For the first time in years, Ed actually feels happy. Or at least high enough to get unstuck from his sense of self, which is close enough. He breathes in noisily through his nose, and giggles at the slippery scents worming up his nostrils. The balmy evening air wraps him in a bear hug, and Ed throws his arms around it, too. He’s floating five ten, twenty feet off the ground, because this is Paradise, and for once in his fuckin’-waste-of-space-life (he imagines the words in his dad’s voice, for the sake of tradition), Ed has finally done something right.
He arrives at his house’s back door, only now it’s two, four, eight doors all tie-dyed in his vision, a kaleidoscopic masterpiece. His eight hairy right arms reach out to grip eight pulsating doorknobs, and with a shiny click, all the doors open at once.
Li thunders downhill towards the house, swearing all the good and nasty swears she knows and even some she’s not really sure are swears at all—damn shit ponker fuck quasar hell—hoping she’ll figure out just what the dongle she’s doing by the time she gets there.
Phebe scrambles through the window—splats down onto the tile kitchen floor—and freezes.
Because the Beast is halfway through the back door on her right.
And his wife is gaping at Phebe from the sink on her left.
And then there’s the phone, on the edge of the table, right between all three of them.
Ed seizes up at the sight of the girl crouched on the tile, the girl who looks just like Quinn but also doesn’t look like Quinn at all, because those are Quinn’s brown eyes and caramel lips and cappuccino hair, but he would recognize those eyebrows anywhere, because they’re his, and she is his, this little beast in his kitchen.
The whole house seems to tilt, trying to spill him off his feet, and he’s suddenly tingling with dread and sweat and angerangeranger because this goddamn girl is always trying to ruin his Paradise and remind him that he’s just getting fatteroldersicker and why won’t she just stay the fuck out of his life.
His daughter swipes his phone from the table—Ed leaps forward to tackle her with an animal roar. The breath rushes out of her with a dull whuhhh as the phone flies from her hand and out of sight.
Outside, the sky explodes, fireworks reaching, splaying, punching into the dark.
Cora spots Li running downhill and tries to wave her away, but Cora could only watch one entrance, only Li saw Phebe go in at the same time as the creepyscarymean guy who threw Li into the forest, so she doesn’t stop even for a second, because even if Li still doesn’t know what she’s doing, she knows that he can’t be doing anything good.
But just as she’s about to race inside to do she-doesn’t-know-what, a phone—the phone—skitters out the back door along the wooden porch. Li scrabbles after it, guts all wobbly from the squishy thudcrunchwhacks from inside the house, and she dials the number and she hears the ringing and—
A bone-snapping crack comes from the house, and then everything inside goes quiet, and Li knows better than to wait and see if it’ll be her turn next. She turns and runs, fear tickling up and down her spine and making her go fasterfasterfaster, while the emergency operator’s granulated voice calls out after her, “Hello? Hello?”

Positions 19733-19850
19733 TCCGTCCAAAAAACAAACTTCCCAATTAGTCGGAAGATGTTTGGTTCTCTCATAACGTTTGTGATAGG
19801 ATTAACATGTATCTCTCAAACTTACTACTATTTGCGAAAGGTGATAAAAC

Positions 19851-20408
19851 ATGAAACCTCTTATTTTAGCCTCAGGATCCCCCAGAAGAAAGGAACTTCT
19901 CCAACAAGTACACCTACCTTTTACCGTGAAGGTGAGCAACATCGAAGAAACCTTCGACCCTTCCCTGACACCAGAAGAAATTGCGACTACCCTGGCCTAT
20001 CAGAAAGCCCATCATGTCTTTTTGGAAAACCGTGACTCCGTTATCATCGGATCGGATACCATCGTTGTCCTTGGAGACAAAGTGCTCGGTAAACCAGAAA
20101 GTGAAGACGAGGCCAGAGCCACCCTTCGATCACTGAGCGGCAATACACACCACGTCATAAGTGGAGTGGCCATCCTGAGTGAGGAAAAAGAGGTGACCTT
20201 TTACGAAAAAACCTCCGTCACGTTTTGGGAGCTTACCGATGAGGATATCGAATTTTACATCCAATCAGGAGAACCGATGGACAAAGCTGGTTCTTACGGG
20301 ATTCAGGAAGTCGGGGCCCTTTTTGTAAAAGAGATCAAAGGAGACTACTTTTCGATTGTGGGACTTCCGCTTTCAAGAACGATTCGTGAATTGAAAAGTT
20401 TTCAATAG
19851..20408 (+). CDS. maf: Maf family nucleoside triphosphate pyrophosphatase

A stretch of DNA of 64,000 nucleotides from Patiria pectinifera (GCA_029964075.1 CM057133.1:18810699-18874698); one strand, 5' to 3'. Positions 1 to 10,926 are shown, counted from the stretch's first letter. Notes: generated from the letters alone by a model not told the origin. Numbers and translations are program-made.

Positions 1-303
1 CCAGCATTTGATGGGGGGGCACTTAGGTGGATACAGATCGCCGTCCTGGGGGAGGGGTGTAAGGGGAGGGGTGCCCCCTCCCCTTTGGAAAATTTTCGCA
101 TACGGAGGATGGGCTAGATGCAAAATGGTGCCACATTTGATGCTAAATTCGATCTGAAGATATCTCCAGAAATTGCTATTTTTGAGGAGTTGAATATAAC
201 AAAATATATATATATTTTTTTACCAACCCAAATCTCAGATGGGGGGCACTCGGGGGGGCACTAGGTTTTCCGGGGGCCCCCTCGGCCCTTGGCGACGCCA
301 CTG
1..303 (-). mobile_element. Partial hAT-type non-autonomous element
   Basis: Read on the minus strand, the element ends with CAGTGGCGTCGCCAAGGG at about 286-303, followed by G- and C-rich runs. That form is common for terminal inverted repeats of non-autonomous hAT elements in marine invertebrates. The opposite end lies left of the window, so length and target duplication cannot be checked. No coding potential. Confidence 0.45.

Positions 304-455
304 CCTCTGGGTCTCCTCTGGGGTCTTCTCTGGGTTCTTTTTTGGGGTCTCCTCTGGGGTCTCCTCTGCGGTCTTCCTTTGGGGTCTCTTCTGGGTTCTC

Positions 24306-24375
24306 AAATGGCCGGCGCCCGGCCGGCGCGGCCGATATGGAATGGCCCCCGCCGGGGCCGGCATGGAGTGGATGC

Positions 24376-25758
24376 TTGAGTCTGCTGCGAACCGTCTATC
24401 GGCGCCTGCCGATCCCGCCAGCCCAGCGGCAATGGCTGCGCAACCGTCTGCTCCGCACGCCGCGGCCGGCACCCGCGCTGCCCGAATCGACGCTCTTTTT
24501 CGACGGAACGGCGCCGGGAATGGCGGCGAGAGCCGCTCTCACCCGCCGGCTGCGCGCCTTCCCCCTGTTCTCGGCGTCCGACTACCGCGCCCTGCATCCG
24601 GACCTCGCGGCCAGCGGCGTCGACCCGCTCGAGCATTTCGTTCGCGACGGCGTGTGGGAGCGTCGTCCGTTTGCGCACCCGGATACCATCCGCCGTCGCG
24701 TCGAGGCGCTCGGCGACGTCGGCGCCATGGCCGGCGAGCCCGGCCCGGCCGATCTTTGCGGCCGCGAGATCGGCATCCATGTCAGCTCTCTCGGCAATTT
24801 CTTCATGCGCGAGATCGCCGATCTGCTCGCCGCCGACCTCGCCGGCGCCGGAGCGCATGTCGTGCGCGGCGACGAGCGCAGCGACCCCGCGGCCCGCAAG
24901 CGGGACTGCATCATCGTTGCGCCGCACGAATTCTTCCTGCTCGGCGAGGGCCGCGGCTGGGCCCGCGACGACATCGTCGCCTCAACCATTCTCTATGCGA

Quinn watched in agony and terror but not quite disbelief as Ed crashed onto their daughter and started beating her senseless, or to death, Quinn isn’t quite sure where he’ll stop, but she is sure that she’s picked up the crusty skillet from the stove, and the cast-iron handle feels heavy and firm and solid in her hand, and that now she’s shoving Ed off of their daughter—her daughter, damn it—and now she’s swinging (just once, because that’s all it will take), and now she’s baring her teeth in what might be a snarl or a gag or a laugh as the skillet connects with Ed’s fury-flushed face.
Colored lights gallop across Phebe’s closed eyelids like a party strobe—blue, red; blue, red; blue, red. Someone pushes pills into her mouth and presses a drink to her lips. A siren overhead whoops on an endless repeat. And Phebe smiles through it all (sleepily, painfully), because she gets it. This is a night worth celebrating.
Quinn stands as quietly as possible in the hospital room’s door frame. Phebe is finally awake, sitting cross-legged on the bed inside and staring out her little strip of a window, her freshly washed hair draping down past her broken nose and bruised face. Quinn squeezes Phebe’s gift (apology, peace offering) nervously in her hands—it’s the best thing Quinn could find, not even close to enough (she got it from the hospital cafeteria, for chrissakes), but nothing will ever be enough, and she doesn’t know where else to start, only that she has to start now.
So, she starts. Now.
Quinn taps a knuckle on the doorframe and takes two steps inside. Phebe twists around, eyes gone wide—even swollen and bruised, they still look identical to Quinn’s—and tenses at the sight of her, and Quinn tenses, too.
But then, Quinn smiles.
And waves (gently, now, gently).
And pretends not to feel the hurt when Phebe doesn’t smile back.
And slowly—ever so slowly—Quinn takes her hand from behind her back and shows Phebe the miniature box of Lucky Charms.
JOSHUA BEGGS is a 2019 graduate from Hendrix College and a current MD candidate at Kansas University Medical Center. In his free time, he volunteers as a Spanish interpreter at his local free clinic, makes a podcast (which his mom says is awesome), and maintains his very creatively named website joshuabeggs.com.